2. UserControl is derived from ContentControl, thus if you change the Content of an usercontrol the entire UI will be replaced with that content.

3. As UserControl has both XAML and code behind. But as XAML can be used only once for entire inheritance hierarchy, you cannot use XAML for any class that inherits from your userControl. This is actually because Application.LoadComponent loads up the XAML once and is incompatible with inheritance. Thus when loading the XAML, the IComponentConnector interface is used to hook events and fields from XAML, hence you cannot replace XAML from your base class.

Custom Control: A customcontrol is a User interface element that has a distinct behaviour. A CustomControl is just a class that has one default appearance defined in Generic.xaml style which can be replaced by Template and Style at runtime but the behaviour you define for the control remains the same. So choose a CustomControl only when you need a certain kind of behaviour which is not there with the existing controls you have.

Note: Please don’t create a new custom control just to change the UI appearance as you can do this with any control available using custom Template

Limitation :

1. You have to define each behaviour for your control using Code. So it is hard way of achieving a behaviour.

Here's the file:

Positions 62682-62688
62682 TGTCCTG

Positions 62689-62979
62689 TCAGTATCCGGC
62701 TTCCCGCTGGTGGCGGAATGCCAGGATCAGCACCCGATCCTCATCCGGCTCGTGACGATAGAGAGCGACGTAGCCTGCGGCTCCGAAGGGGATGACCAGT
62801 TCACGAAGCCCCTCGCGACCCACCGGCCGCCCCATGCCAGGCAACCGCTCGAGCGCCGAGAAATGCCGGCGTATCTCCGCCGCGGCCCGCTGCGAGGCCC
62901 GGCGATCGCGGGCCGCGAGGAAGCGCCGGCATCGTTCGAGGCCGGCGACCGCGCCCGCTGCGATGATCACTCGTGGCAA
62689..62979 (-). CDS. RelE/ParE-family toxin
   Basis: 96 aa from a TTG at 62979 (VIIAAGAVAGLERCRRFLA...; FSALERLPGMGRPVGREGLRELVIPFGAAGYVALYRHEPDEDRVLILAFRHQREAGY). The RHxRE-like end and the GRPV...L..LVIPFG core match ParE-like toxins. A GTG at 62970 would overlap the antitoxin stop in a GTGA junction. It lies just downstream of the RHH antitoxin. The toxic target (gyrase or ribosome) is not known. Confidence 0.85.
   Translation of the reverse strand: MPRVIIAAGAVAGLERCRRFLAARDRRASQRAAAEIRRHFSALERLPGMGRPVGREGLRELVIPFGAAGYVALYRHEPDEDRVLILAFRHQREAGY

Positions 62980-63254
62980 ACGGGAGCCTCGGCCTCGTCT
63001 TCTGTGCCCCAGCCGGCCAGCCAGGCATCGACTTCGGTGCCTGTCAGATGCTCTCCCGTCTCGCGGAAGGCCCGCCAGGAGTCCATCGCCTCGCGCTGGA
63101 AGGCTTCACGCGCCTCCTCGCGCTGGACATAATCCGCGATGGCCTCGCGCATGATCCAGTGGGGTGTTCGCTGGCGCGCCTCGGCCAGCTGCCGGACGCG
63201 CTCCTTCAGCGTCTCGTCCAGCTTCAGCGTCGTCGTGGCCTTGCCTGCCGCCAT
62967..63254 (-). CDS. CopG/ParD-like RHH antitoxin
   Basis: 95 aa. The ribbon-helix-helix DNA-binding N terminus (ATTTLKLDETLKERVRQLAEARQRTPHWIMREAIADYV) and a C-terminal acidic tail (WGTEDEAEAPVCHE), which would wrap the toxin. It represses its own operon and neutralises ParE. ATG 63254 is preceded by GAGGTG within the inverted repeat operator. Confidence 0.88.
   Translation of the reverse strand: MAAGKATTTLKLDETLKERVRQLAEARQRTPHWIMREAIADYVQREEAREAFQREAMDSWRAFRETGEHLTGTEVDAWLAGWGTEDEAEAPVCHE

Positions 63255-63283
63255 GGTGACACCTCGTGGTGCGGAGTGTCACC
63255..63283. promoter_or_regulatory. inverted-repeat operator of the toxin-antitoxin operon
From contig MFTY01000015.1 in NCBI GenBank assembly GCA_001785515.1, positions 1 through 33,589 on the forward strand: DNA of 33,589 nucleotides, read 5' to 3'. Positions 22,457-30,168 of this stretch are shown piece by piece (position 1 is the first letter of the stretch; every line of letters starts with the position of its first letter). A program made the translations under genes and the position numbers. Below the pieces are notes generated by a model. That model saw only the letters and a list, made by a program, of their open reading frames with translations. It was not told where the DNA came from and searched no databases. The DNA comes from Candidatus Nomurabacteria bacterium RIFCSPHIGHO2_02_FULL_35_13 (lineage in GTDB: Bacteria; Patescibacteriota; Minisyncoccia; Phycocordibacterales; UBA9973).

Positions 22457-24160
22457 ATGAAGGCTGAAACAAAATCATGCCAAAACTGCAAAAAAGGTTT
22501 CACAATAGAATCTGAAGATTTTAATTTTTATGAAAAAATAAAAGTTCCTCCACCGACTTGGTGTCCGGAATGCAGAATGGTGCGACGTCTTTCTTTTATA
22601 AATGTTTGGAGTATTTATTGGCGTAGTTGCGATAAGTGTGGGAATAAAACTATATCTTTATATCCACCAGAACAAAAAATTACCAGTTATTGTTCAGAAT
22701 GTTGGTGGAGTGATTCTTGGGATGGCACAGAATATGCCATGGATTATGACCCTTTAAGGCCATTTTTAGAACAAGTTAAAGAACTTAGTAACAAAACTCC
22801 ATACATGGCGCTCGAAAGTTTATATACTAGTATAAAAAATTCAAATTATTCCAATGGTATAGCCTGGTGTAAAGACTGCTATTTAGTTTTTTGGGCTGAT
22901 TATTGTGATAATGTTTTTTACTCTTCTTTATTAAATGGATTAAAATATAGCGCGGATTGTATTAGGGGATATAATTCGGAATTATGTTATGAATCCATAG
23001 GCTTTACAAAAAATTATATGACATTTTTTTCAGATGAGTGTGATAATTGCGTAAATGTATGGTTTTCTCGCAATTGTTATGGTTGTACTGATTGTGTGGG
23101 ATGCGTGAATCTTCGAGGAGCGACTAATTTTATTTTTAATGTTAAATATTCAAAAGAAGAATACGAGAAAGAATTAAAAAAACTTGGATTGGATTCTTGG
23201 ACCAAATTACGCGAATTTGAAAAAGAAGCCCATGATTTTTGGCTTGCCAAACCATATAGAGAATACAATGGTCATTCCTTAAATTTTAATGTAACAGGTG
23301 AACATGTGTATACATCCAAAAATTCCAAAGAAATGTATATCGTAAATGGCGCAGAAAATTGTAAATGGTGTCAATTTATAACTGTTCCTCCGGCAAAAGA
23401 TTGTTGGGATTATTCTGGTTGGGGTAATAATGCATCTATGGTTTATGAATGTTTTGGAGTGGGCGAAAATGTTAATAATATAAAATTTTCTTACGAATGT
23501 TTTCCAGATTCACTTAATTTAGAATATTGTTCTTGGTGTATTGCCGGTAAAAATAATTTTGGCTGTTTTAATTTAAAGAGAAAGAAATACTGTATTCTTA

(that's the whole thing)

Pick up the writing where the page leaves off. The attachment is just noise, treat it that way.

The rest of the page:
2. Generic style is needed to be defined with your custom control to ensure that your control has a default look and feel.

Hence, based on your own requirement, if you are looking for a new behaviour which is different from existing userinterfaces available with WPF, you go for a Custom Control. A customControl can be styled and templated and best suited for a situation when you are building a Control Library.

On the contrary, a UserControl gives you an easy way to define reusable chunk of XAML which can be reused widely in your application and when you don’t need to use it as a Control Library.

I hope this gives you a brief idea on the differences between the two.

Happy Coding.



ASP.NET 4 Hosting :: How to Register HTTP Module at Runtime without Editing web.config?

clock July 4, 2011 08:35 by author Administrator

The ASP.NET pipeline allows HTTP modules to be plugged-in to a request and intercept or modify each individual request. Modules can be used for processes like caching, authentication etc. However a basic requirement for an HTTP module to function, is that it must be registered in your config file. This leads to editing the Web.Config whenever you have to add/remove modules. I hate fudging with my config file too often!

Not known to many developers, ASP.NET 4.0 provides the PreApplicationStartMethodAttribute which allows you to run code even before any app_start event gets fired or any dynamic compilation occurs (App_code).